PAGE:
New books to read in December

Books

November 30, 2023



Notable new releases this month

compiled by Sally Brewster

The Mystery Guest by Nita Prose

Molly Gray is not like anyone else. With her flair for cleaning and proper etiquette, she has risen through the ranks of the glorious five-star Regency Grand Hotel to become the esteemed Head Maid. But just as her life reaches a pinnacle of perfection, her world is turned upside down when J. D. Grimthorpe, the world-renowned mystery author, drops dead — very dead — on the hotel’s tea room floor. When Detective Stark, Molly’s old foe, investigates the author’s unexpected demise, it becomes clear that this death was murder most foul. Suspects abound, and everyone wants to know: Who killed J. D. Grimthorpe? Was it Lily, the new maid-in-training? Or was it Serena, the author’s secretary? Could Mr. Preston, the hotel’s beloved doorman, be hiding something? And is Molly really as innocent as she seems? As the high-profile death threatens the hotel’s pristine reputation, Molly knows she alone holds the key to unlocking the killer’s identity. But that key is buried deep in her past.

The Future by Naomi Alderman

When Martha Einkorn fled her father’s isolated compound in Oregon, she never expected to find herself working for a powerful social-media mogul hell-bent on controlling everything. Now, she’s surrounded by mega-rich companies designing private weather, predictive analytics and covert weaponry, while spouting technological prophecy. Martha may have left the cult, but if the apocalyptic warnings in her father’s fox and rabbit sermon — once a parable to her — are starting to come true, how much future is actually left?

Across the world, in a mall in Singapore, Lai Zhen, an internet-famous survivalist, flees from an assassin. She’s cornered, desperate and, worst of all, might die without ever knowing what’s going on. Suddenly, a remarkable piece of software appears on her phone telling her exactly how to escape. Who made it? What is it really for? And if those behind it can save her from danger, what do they want from her, and what else do they know about the future? Martha and Zhen’s worlds are about to collide. While a few billionaires assured of their own safety lead the world to destruction, Martha’s relentless drive and Zhen’s insatiable curiosity could lead to something beautiful or the cataclysmic end of civilization.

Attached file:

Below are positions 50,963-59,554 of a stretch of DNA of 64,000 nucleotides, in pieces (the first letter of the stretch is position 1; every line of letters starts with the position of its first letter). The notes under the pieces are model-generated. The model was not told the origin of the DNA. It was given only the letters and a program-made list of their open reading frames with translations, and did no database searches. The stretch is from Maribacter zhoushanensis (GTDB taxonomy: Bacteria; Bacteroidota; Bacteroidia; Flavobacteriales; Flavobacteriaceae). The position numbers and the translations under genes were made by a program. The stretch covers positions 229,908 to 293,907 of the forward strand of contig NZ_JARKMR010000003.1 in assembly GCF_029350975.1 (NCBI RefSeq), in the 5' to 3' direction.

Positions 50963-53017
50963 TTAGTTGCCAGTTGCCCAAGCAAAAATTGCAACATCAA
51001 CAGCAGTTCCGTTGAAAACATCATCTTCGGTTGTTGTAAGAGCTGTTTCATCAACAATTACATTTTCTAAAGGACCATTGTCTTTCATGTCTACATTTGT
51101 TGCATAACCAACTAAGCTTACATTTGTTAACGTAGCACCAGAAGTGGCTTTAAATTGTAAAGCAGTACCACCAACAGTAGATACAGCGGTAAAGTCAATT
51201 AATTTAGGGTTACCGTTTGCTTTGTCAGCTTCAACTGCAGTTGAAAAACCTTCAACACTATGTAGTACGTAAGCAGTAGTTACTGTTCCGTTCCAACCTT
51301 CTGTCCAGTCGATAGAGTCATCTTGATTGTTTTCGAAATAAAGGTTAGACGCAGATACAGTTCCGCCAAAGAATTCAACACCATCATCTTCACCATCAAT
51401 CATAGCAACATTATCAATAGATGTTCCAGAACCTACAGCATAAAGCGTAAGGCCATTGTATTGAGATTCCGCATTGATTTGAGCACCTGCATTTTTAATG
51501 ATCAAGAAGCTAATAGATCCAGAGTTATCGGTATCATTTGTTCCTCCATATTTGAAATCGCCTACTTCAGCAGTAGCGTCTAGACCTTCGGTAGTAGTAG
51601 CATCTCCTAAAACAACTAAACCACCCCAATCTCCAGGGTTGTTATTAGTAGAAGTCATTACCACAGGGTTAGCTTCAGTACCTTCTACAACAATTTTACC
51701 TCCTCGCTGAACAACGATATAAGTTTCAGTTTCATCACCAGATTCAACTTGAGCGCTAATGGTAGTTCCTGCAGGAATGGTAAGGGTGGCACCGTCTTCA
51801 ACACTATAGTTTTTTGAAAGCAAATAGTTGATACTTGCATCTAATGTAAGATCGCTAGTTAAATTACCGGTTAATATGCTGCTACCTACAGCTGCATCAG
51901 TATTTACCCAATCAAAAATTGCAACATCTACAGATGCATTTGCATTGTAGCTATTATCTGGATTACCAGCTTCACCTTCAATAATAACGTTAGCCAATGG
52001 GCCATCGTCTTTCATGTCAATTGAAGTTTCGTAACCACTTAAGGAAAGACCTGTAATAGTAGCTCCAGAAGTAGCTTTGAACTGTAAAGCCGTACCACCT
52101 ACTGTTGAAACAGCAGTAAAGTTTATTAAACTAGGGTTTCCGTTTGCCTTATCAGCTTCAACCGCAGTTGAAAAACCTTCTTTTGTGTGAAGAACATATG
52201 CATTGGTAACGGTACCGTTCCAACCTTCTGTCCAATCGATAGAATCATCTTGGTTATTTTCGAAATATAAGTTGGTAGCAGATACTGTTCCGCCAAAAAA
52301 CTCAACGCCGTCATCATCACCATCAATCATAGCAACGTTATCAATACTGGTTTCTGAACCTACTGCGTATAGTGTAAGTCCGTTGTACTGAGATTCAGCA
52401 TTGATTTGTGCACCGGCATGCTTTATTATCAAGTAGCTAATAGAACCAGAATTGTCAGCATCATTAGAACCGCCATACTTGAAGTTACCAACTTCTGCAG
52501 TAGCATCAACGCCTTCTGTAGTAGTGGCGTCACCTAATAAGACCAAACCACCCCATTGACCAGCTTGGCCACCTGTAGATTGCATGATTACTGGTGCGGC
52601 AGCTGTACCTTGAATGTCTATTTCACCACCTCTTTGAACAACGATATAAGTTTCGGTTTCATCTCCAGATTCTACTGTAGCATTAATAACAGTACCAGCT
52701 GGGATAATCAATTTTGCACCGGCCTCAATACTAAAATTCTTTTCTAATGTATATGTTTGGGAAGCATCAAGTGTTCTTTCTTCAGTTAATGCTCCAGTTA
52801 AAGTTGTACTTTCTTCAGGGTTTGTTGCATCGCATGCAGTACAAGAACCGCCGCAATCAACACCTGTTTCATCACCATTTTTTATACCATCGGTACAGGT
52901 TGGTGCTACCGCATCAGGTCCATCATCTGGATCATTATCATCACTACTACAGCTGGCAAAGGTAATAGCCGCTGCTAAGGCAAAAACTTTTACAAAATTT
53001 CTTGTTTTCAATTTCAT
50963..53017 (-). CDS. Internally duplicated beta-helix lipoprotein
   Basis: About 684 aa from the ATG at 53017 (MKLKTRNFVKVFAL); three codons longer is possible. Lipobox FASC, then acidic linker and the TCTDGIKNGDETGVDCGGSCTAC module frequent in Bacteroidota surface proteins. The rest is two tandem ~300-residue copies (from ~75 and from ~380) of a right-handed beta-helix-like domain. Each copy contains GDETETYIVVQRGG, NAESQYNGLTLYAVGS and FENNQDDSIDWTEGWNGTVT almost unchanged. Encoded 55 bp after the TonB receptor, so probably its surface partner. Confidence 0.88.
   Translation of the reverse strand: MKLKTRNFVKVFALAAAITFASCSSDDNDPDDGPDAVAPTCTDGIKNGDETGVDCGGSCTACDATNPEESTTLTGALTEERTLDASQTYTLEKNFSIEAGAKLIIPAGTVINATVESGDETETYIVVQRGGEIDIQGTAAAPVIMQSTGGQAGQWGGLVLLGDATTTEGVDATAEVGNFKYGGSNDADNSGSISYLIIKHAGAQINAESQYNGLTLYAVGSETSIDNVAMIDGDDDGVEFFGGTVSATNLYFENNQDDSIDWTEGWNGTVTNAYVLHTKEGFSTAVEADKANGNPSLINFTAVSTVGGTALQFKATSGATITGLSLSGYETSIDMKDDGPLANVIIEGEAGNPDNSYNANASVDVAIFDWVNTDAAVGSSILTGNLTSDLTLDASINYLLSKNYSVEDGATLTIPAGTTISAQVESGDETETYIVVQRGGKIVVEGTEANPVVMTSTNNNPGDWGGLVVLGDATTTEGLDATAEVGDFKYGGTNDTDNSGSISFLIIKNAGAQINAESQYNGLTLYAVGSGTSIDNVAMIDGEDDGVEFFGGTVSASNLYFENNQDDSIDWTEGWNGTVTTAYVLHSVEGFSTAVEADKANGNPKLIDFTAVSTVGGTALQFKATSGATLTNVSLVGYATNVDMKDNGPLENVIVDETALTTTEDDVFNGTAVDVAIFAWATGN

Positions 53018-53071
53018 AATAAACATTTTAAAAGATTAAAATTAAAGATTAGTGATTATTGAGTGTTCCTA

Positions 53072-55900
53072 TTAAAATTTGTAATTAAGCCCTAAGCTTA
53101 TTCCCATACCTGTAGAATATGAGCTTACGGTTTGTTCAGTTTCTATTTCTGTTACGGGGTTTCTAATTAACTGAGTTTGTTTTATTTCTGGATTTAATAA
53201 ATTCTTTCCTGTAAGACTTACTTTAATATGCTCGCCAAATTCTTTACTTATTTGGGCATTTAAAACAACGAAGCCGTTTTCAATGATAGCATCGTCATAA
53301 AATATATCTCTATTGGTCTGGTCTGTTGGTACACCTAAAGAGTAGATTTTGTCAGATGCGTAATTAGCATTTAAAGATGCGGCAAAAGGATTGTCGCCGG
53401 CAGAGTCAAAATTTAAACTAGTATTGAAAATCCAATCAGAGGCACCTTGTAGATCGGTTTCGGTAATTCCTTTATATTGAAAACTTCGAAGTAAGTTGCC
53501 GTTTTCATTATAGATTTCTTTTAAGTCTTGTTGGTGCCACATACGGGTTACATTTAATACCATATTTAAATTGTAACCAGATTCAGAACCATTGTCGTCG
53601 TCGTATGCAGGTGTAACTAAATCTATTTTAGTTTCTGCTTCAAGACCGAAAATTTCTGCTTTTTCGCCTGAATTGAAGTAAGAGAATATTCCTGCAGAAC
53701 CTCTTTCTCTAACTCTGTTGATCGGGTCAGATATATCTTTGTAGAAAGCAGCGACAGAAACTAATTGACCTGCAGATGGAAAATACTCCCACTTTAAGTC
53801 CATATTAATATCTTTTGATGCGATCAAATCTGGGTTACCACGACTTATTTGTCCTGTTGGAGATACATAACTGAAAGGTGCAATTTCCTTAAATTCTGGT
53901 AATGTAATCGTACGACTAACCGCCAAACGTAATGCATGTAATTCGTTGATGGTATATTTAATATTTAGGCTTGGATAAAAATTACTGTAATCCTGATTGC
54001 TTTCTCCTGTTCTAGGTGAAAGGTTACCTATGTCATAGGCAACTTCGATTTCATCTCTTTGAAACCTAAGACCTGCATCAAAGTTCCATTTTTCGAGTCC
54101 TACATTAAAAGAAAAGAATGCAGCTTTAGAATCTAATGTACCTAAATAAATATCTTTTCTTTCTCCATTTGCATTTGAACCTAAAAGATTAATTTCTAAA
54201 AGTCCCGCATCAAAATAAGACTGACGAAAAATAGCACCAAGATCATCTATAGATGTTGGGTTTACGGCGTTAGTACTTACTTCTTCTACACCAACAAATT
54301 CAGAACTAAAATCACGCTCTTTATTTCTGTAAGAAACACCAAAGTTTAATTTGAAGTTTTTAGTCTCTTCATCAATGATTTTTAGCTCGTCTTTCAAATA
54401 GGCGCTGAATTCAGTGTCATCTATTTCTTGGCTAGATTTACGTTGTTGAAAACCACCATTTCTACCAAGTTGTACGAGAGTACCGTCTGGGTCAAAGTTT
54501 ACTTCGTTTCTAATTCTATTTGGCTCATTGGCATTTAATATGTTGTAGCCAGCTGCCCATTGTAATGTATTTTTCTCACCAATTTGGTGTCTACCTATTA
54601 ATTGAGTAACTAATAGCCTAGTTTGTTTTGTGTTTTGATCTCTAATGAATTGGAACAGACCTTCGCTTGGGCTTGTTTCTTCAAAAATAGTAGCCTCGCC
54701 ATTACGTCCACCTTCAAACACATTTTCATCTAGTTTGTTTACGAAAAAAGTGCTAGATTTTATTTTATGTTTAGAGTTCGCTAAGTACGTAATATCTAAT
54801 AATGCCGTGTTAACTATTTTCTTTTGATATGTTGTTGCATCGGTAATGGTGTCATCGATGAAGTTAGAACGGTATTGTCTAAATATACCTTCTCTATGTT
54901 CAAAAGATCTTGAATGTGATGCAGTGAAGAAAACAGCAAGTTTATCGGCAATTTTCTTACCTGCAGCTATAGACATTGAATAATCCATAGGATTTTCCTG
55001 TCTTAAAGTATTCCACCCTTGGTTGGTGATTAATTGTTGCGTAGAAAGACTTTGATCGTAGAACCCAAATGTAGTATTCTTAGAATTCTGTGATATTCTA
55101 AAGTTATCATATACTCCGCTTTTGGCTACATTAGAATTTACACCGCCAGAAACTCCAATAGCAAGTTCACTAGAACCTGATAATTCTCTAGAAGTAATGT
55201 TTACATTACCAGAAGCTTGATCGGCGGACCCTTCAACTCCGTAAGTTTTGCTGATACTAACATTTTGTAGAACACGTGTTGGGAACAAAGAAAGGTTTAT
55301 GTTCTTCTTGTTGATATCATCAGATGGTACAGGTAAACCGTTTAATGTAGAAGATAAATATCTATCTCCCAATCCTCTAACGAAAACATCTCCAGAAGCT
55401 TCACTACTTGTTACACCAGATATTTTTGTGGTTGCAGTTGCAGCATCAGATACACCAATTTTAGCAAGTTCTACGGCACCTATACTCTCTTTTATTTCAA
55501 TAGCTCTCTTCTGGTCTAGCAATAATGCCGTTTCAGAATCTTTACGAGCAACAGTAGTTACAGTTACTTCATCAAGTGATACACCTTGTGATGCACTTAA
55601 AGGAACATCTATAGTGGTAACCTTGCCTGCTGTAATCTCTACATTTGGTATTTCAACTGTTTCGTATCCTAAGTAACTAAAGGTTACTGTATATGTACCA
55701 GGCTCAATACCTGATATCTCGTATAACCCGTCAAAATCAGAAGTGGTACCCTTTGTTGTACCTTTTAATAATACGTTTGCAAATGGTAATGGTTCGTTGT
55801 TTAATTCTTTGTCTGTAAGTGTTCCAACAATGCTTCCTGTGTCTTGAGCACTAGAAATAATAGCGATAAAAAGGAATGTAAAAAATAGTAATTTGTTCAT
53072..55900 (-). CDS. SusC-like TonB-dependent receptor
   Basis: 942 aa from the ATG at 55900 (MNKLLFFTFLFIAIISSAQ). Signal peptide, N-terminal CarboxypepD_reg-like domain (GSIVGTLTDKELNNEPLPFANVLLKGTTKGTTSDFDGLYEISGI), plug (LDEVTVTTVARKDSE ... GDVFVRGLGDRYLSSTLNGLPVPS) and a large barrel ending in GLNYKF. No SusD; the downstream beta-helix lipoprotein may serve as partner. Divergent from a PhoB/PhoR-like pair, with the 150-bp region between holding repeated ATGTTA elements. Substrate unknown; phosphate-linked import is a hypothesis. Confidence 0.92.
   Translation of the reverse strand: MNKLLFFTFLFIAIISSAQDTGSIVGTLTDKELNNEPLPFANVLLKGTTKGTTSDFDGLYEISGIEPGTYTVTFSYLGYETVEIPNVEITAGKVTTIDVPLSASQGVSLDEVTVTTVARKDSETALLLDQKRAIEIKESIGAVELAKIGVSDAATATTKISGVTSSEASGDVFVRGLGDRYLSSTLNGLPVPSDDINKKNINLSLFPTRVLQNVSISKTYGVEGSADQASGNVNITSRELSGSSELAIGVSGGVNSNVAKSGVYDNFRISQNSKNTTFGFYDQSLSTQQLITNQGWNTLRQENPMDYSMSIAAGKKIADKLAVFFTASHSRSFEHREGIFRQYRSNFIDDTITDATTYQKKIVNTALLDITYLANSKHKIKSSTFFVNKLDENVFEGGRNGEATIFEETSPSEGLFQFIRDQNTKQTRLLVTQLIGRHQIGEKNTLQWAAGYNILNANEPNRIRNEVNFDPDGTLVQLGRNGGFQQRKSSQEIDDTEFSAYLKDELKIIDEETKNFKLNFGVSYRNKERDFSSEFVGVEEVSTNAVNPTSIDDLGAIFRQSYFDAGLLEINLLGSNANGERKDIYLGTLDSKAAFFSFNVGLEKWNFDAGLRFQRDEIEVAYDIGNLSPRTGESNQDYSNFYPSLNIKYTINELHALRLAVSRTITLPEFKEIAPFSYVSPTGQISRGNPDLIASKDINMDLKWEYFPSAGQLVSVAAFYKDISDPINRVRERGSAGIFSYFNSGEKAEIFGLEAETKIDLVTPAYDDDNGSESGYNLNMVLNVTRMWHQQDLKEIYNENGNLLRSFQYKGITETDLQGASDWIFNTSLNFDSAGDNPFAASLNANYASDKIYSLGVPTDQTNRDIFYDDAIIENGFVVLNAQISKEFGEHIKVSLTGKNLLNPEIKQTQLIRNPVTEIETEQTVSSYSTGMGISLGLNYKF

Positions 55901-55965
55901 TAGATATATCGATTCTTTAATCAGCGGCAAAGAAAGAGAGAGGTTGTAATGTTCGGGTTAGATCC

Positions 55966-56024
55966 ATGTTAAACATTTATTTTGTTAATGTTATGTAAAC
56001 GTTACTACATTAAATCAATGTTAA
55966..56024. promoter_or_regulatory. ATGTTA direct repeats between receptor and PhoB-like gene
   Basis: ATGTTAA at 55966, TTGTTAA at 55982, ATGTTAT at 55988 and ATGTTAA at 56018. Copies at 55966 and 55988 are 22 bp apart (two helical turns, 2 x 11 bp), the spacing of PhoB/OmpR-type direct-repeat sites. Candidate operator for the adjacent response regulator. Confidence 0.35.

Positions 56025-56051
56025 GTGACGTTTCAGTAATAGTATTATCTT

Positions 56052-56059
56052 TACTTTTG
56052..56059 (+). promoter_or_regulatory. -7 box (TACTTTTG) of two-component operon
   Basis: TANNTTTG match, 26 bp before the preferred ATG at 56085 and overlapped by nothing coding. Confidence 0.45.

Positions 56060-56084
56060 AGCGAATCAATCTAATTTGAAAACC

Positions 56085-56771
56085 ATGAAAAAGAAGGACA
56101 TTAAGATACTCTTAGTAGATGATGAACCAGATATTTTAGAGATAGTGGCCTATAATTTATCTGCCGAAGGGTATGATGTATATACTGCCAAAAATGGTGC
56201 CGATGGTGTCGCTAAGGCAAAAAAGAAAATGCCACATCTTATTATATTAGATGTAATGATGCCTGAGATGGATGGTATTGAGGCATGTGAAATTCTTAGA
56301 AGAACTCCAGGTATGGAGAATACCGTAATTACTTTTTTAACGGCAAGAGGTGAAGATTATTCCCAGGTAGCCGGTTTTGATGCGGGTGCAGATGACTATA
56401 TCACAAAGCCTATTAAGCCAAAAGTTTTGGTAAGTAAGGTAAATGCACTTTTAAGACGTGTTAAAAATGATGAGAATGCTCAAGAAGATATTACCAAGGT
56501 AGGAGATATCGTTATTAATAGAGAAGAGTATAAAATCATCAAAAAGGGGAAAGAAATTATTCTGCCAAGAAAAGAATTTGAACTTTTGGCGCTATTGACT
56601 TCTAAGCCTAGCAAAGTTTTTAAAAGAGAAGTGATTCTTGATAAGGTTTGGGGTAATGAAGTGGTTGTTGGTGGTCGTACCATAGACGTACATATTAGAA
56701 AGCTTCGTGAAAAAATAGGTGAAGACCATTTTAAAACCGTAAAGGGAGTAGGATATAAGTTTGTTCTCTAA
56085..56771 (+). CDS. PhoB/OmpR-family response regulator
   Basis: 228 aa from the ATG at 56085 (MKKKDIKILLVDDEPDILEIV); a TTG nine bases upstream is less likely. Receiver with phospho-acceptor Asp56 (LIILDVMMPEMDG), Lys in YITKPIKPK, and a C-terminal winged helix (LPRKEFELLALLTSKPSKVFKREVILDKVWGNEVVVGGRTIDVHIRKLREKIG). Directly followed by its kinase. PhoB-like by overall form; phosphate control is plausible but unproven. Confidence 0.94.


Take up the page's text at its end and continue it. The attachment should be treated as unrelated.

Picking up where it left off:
Class: A Memoir of Motherhood, Hunger, and Higher Education by Stephanie Land

When Stephanie Land set out to write her memoir Maid, she never could have imagined what was to come. Handpicked by President Barack Obama as one of the best books of 2019, it was called “an eye-opening journey into the lives of the working poor” (People). Later, it was adapted into a hit series that was Netflix’s fourth most-watched show in 2021, garnering three Primetime Emmy Award nominations. Stephanie’s escape out of poverty and abuse in search of a better life inspired millions. Maid was a story about a housekeeper, but it was also a story about a woman with a dream. In Class, Land takes us with her as she finishes college and pursues her writing career. Facing barriers at every turn, including a byzantine loan system, not having enough money for food, and navigating the judgments of professors and fellow students who didn’t understand the demands of attending college while under the poverty line, Land finds a way to survive once again, finally graduating in her mid-thirties. Class paints an intimate and heartbreaking portrait of motherhood as it converges and often conflicts with personal desire and professional ambition.

Day: A Novel by Michael Cunningham

April 5, 2019: In a cozy brownstone in Brooklyn, the veneer of domestic bliss is beginning to crack. Dan and Isabel, troubled husband and wife, are both a little bit in love with Isabel’s younger brother, Robbie, the wayward soul of the family who still lives in the attic loft. Robbie, trying to get over his most recent boyfriend, has created a glamorous avatar online. He now has to move out of the house — and his departure threatens to break the family apart. Meanwhile Nathan, age 10, is taking his first uncertain steps toward independence, while Violet, 5, does her best not to notice the growing rift between her parents.

April 5, 2020: As the world goes into lockdown, the brownstone is feeling more like a prison. Violet is terrified of leaving the windows open, obsessed with keeping her family safe, while Nathan attempts to skirt her rules. Isabel and Dan communicate mostly in veiled jabs and frustrated sighs. And Robbie is stranded in Iceland, alone in a mountain cabin with nothing but his thoughts — and his secret Instagram life — for company.

April 5, 2021: Emerging from the worst of the crisis, the family reckons with a new, very different reality, with what they’ve learned, what they’ve lost, and how they might go on.

Sally Brewster is the proprietor of Park Road Books. 4139 Park Rd., parkroadbooks.com.

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